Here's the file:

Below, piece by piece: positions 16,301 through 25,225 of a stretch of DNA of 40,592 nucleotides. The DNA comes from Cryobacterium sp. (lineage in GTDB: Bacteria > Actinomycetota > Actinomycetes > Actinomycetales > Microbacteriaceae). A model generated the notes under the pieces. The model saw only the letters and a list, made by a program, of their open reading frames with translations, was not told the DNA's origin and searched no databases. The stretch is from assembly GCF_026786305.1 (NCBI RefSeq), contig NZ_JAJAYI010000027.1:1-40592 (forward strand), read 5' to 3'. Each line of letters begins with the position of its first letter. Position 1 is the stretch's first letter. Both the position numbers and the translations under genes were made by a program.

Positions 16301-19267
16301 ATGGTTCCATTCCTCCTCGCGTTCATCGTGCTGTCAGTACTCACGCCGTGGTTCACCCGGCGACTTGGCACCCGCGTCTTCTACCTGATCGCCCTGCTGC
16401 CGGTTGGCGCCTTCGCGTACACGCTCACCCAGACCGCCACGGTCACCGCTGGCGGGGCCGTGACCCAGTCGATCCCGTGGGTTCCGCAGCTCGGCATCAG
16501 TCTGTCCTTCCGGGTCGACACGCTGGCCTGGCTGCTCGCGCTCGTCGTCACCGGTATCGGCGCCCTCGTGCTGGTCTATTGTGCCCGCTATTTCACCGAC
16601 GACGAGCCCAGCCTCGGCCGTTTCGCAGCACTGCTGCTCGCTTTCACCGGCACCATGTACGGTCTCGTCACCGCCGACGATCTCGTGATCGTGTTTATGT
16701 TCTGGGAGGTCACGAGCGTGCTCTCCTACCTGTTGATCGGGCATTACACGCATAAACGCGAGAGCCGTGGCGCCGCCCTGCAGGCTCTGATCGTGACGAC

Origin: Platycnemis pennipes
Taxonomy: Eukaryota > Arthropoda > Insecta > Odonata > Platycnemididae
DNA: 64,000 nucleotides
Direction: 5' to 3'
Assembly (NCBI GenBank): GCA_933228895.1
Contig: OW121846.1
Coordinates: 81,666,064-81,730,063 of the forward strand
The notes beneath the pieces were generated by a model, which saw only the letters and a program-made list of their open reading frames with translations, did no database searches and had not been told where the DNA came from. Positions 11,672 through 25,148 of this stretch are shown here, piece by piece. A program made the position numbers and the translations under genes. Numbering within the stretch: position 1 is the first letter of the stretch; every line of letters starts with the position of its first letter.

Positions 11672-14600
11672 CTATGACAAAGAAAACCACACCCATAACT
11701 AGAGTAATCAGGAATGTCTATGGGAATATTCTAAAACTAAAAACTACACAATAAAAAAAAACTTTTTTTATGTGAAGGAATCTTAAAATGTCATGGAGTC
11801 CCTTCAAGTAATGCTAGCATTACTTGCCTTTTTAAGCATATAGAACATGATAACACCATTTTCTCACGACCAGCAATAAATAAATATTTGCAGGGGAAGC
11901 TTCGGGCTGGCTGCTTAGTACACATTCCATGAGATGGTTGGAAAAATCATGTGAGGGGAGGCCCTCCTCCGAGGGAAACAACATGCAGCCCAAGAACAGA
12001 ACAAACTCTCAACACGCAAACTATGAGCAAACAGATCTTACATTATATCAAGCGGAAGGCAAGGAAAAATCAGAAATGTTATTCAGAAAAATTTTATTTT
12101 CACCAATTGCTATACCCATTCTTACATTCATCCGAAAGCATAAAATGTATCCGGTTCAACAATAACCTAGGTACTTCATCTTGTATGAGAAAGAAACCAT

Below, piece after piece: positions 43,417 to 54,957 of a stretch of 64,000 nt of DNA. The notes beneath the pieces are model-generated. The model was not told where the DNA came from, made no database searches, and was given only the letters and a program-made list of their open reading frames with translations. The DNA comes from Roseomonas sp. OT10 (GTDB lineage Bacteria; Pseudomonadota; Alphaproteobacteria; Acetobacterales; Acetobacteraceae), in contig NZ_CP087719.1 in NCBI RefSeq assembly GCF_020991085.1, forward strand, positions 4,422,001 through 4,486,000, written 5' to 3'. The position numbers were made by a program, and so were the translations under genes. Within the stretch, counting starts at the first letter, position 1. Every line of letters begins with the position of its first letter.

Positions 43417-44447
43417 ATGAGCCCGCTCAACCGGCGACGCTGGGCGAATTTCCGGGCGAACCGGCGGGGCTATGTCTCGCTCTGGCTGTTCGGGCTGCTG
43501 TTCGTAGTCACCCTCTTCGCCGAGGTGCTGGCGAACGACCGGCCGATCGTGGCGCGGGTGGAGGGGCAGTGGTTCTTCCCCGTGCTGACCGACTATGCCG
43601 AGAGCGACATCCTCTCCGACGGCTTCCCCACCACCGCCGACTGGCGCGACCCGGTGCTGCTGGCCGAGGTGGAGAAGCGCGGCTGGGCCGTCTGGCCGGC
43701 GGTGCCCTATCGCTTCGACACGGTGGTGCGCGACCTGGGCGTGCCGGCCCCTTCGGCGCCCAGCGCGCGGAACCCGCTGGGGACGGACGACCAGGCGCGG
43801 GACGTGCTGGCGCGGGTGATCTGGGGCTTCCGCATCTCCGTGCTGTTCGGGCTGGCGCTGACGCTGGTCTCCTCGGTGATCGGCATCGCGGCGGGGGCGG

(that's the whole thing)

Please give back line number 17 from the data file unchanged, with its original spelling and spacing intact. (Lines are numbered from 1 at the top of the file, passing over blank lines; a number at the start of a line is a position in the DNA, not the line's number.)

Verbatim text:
11672 CTATGACAAAGAAAACCACACCCATAACT